Point taken. And indeed many of these hate crimes Helen notes have made nary a blip on the national screen. In fact, in one case on the hate crime for Sakia Gunn in Newark, I was rather astonished with the dearth of public press. It was interesting to note the press never materialized for them, and when the march and rally from West Orange NJ to Newark took place, there were only two groups who sent national level people: an African-American group and a transgender group (myself from NTAC). PFLAG had two local parents join the march. That was it: no GLAAD, no NGLTF, no HRC. Nada in their budgets for that show of support, I imagine.

Odd, that they will devote the money and work so hard to craft the trans message when similar cases of their own beg for attention.

However the most notable distinction in Helen's question on where the Trans community is on these cases: when is it that Trans people or Trans organizations are the spokespeople in gay or lesbian hate crimes – or any directly gay and lesbian issues? They certainly wouldn't trust us with that. It's pretty clear they'd worry about us bungling up their message by not fully speaking from the gay and lesbian community perspective.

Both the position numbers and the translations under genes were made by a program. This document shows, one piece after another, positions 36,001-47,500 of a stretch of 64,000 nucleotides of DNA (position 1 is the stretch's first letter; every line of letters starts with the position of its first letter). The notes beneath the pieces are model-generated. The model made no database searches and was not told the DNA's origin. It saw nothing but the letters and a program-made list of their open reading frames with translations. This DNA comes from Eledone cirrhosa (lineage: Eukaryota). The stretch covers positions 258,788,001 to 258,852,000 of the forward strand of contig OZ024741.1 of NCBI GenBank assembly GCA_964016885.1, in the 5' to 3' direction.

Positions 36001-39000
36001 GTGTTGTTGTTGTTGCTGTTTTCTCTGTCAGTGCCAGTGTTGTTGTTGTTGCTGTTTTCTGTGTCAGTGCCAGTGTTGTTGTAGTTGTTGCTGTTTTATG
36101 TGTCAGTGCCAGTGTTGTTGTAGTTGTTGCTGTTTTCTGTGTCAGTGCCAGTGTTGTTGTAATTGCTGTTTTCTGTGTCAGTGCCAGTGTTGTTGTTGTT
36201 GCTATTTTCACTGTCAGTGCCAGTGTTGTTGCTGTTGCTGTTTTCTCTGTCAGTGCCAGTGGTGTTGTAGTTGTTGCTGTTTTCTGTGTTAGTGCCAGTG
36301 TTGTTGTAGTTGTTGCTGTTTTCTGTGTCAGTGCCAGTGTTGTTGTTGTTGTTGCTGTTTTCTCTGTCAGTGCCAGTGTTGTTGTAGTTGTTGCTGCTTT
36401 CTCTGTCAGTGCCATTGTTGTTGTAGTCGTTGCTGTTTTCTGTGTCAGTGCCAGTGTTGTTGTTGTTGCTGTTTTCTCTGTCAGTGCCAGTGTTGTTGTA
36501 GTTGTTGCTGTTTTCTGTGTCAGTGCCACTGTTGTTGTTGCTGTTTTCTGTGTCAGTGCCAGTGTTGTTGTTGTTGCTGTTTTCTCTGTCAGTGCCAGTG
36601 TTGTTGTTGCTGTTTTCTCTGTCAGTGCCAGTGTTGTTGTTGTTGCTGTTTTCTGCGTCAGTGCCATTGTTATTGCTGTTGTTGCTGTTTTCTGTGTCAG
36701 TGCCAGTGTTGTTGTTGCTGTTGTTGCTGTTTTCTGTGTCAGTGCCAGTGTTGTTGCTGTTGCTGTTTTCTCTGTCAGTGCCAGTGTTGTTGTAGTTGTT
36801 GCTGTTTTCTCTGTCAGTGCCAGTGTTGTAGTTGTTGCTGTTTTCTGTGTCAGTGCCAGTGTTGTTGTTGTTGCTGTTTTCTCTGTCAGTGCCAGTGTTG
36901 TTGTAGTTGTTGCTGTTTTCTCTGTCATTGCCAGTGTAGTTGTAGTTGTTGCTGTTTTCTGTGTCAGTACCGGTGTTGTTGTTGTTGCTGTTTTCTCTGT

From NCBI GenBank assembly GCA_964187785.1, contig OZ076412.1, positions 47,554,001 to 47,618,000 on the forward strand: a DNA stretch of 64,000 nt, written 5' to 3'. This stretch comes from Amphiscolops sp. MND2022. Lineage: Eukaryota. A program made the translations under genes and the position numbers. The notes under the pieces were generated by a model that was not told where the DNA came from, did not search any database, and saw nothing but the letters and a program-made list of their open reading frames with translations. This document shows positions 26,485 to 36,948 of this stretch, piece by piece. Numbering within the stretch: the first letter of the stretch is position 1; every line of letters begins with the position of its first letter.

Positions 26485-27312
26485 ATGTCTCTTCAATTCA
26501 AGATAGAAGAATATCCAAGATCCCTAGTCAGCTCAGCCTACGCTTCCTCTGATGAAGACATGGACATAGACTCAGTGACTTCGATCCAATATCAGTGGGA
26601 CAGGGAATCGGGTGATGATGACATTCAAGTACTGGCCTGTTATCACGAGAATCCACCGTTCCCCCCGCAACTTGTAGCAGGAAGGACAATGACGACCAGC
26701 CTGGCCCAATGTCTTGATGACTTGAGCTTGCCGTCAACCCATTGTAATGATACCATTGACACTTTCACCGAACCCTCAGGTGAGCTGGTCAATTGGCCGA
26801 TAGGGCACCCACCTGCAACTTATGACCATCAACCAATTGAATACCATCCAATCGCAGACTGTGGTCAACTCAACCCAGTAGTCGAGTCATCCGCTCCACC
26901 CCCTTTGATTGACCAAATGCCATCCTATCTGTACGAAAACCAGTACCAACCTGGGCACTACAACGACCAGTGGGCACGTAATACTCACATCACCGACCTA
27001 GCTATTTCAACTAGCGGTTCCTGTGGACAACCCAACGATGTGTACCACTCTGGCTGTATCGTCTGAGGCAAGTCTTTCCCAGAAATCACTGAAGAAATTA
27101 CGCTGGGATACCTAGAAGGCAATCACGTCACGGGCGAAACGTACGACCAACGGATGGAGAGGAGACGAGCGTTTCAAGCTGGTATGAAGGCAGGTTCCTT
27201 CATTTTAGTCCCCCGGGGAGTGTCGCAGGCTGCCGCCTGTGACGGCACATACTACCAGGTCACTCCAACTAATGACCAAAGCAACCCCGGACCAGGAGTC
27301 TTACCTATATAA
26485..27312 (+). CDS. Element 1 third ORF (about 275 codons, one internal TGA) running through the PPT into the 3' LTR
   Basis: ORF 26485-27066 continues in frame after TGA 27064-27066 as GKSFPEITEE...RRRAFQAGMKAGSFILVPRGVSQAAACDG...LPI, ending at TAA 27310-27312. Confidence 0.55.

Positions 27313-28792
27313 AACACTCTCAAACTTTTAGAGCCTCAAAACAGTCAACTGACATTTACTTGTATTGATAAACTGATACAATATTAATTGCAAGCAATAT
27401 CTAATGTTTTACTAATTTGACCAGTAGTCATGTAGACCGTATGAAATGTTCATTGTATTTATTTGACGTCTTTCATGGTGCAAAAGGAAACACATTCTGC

So how is it we're expected to be the ones to forgive bungling this press from their leaders and the isolated house trannies they employ?

As Helen added in her blog post on En-Gender:

I agree with her that our standards are low when it comes to justice for the trans people, and their families and friends, who are murdered.
[...]
Our standards are low because we are too used to seeing no justice at all when it comes to people who intentionally hurt and kill trans people for being trans.
Far too many in the Trans community, regardless of whether they're speaking up or not, were upset with the manslaughter charge and it's portrayal as a "victory." Of course, who was going to bother asking us! Additionally, the hate crimes charge – while a first – may well be a complicating factor in a couple senses.

One has to be concerned with how legislators are going to view a pending bill like New York's GENDA with its hate crime coverage and what the response from the less supportive senators will be: "see, you're already covered, no need for more legislation."

As such it's galling that a group like Empire State Pride Agenda (ESPA), the very group that could not be troubled with including trans coverage in their bills when they were coming up – wouldn't discuss it – are now prominently celebrating press over the "justice" of a hate crime conviction knowing full and well what happened years ago. This happens while the state senate is considering the pending bill in the legislature that still has yet to come for vote! Are they really that politically naive? Or are they quite aware of their actions and how this may well dissuade some of the more conservative potential supporters?